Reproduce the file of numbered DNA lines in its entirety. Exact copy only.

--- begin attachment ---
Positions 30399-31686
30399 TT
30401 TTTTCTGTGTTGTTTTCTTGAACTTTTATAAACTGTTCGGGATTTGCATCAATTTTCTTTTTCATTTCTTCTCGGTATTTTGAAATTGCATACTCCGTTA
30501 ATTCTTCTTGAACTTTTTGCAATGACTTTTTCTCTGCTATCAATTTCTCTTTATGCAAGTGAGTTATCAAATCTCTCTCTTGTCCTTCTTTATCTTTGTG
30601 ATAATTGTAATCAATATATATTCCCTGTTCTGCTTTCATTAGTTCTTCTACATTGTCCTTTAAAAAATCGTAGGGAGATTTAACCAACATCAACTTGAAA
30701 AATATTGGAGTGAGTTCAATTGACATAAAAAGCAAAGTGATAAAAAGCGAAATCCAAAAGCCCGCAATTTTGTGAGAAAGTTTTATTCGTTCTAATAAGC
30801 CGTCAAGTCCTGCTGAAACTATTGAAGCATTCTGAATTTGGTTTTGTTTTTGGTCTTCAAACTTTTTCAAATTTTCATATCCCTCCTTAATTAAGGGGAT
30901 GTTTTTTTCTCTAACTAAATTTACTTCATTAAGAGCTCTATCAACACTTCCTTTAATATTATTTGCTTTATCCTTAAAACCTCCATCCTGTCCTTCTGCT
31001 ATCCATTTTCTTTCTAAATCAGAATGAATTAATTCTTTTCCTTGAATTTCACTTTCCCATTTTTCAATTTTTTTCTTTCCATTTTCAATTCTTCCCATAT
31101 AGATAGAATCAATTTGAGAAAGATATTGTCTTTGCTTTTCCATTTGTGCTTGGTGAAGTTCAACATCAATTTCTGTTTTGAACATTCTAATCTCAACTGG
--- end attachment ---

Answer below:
Positions 30399-31686
30399 TT
30401 TTTTCTGTGTTGTTTTCTTGAACTTTTATAAACTGTTCGGGATTTGCATCAATTTTCTTTTTCATTTCTTCTCGGTATTTTGAAATTGCATACTCCGTTA
30501 ATTCTTCTTGAACTTTTTGCAATGACTTTTTCTCTGCTATCAATTTCTCTTTATGCAAGTGAGTTATCAAATCTCTCTCTTGTCCTTCTTTATCTTTGTG
30601 ATAATTGTAATCAATATATATTCCCTGTTCTGCTTTCATTAGTTCTTCTACATTGTCCTTTAAAAAATCGTAGGGAGATTTAACCAACATCAACTTGAAA
30701 AATATTGGAGTGAGTTCAATTGACATAAAAAGCAAAGTGATAAAAAGCGAAATCCAAAAGCCCGCAATTTTGTGAGAAAGTTTTATTCGTTCTAATAAGC
30801 CGTCAAGTCCTGCTGAAACTATTGAAGCATTCTGAATTTGGTTTTGTTTTTGGTCTTCAAACTTTTTCAAATTTTCATATCCCTCCTTAATTAAGGGGAT
30901 GTTTTTTTCTCTAACTAAATTTACTTCATTAAGAGCTCTATCAACACTTCCTTTAATATTATTTGCTTTATCCTTAAAACCTCCATCCTGTCCTTCTGCT
31001 ATCCATTTTCTTTCTAAATCAGAATGAATTAATTCTTTTCCTTGAATTTCACTTTCCCATTTTTCAATTTTTTTCTTTCCATTTTCAATTCTTCCCATAT
31101 AGATAGAATCAATTTGAGAAAGATATTGTCTTTGCTTTTCCATTTGTGCTTGGTGAAGTTCAACATCAATTTCTGTTTTGAACATTCTAATCTCAACTGG